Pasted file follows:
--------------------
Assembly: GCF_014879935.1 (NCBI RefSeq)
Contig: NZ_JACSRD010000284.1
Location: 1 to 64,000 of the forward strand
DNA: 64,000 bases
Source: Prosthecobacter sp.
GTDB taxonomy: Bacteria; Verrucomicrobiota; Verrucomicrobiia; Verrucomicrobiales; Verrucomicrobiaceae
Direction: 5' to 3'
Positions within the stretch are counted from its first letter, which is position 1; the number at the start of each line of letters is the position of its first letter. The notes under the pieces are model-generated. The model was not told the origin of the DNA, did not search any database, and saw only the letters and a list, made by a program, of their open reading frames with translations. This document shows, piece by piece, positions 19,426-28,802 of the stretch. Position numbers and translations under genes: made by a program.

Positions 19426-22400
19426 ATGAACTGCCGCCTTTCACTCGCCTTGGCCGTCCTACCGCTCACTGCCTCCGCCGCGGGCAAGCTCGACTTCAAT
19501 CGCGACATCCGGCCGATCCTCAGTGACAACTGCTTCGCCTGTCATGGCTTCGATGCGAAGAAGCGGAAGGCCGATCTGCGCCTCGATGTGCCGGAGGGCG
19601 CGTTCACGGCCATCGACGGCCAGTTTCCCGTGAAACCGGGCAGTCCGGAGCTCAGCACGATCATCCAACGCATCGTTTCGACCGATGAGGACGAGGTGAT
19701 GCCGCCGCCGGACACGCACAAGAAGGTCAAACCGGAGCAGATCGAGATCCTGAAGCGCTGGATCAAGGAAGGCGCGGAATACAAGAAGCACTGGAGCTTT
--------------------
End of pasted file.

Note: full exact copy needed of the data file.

Assembly: GCF_014879935.1 (NCBI RefSeq)
Contig: NZ_JACSRD010000284.1
Location: 1 to 64,000 of the forward strand
DNA: 64,000 bases
Source: Prosthecobacter sp.
GTDB taxonomy: Bacteria; Verrucomicrobiota; Verrucomicrobiia; Verrucomicrobiales; Verrucomicrobiaceae
Direction: 5' to 3'
Positions within the stretch are counted from its first letter, which is position 1; the number at the start of each line of letters is the position of its first letter. The notes under the pieces are model-generated. The model was not told the origin of the DNA, did not search any database, and saw only the letters and a list, made by a program, of their open reading frames with translations. This document shows, piece by piece, positions 19,426-28,802 of the stretch. Position numbers and translations under genes: made by a program.

Positions 19426-22400
19426 ATGAACTGCCGCCTTTCACTCGCCTTGGCCGTCCTACCGCTCACTGCCTCCGCCGCGGGCAAGCTCGACTTCAAT
19501 CGCGACATCCGGCCGATCCTCAGTGACAACTGCTTCGCCTGTCATGGCTTCGATGCGAAGAAGCGGAAGGCCGATCTGCGCCTCGATGTGCCGGAGGGCG
19601 CGTTCACGGCCATCGACGGCCAGTTTCCCGTGAAACCGGGCAGTCCGGAGCTCAGCACGATCATCCAACGCATCGTTTCGACCGATGAGGACGAGGTGAT
19701 GCCGCCGCCGGACACGCACAAGAAGGTCAAACCGGAGCAGATCGAGATCCTGAAGCGCTGGATCAAGGAAGGCGCGGAATACAAGAAGCACTGGAGCTTT